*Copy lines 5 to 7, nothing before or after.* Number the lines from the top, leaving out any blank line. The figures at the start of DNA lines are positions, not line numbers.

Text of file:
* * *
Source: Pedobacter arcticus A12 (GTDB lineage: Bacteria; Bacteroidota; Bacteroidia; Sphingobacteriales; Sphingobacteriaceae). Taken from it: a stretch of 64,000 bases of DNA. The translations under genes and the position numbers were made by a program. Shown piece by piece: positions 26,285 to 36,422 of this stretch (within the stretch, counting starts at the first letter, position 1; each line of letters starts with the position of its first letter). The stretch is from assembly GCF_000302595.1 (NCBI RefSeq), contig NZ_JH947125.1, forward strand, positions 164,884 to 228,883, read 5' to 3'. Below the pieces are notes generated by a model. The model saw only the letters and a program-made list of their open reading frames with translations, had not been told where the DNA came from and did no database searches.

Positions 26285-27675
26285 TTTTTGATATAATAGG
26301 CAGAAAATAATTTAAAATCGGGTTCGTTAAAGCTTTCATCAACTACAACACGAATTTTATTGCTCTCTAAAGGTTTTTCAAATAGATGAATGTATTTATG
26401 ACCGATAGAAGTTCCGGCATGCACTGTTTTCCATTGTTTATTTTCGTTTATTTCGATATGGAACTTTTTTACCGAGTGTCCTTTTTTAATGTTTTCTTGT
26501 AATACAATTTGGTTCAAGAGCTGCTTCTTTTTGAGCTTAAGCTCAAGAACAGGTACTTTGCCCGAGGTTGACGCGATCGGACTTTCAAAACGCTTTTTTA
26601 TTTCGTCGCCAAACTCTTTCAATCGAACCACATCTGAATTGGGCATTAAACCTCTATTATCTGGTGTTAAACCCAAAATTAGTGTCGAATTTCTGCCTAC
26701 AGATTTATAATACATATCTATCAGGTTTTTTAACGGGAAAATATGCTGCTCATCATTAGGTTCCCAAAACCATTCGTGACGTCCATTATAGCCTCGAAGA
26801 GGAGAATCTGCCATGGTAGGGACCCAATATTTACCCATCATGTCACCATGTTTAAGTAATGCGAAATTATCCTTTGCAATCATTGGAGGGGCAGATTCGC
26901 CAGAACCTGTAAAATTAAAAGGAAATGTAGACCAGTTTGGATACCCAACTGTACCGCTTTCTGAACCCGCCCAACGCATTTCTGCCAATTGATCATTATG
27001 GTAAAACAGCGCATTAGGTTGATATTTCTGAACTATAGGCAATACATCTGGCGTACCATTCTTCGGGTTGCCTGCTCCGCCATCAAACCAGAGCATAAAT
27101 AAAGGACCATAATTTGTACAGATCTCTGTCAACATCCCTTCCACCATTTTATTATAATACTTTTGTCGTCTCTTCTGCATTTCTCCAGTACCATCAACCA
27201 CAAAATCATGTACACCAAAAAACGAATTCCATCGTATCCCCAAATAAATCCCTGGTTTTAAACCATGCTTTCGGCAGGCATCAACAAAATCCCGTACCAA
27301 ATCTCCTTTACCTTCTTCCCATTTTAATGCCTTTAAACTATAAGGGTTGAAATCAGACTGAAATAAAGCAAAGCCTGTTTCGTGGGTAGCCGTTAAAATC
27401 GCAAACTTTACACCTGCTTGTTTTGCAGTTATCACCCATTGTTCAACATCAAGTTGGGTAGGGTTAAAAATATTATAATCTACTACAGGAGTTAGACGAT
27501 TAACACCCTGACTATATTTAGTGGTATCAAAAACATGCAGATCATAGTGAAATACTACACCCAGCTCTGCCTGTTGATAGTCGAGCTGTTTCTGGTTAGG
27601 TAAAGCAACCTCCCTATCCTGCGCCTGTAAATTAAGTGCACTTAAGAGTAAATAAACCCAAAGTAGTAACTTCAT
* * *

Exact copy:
26401 ACCGATAGAAGTTCCGGCATGCACTGTTTTCCATTGTTTATTTTCGTTTATTTCGATATGGAACTTTTTTACCGAGTGTCCTTTTTTAATGTTTTCTTGT
26501 AATACAATTTGGTTCAAGAGCTGCTTCTTTTTGAGCTTAAGCTCAAGAACAGGTACTTTGCCCGAGGTTGACGCGATCGGACTTTCAAAACGCTTTTTTA
26601 TTTCGTCGCCAAACTCTTTCAATCGAACCACATCTGAATTGGGCATTAAACCTCTATTATCTGGTGTTAAACCCAAAATTAGTGTCGAATTTCTGCCTAC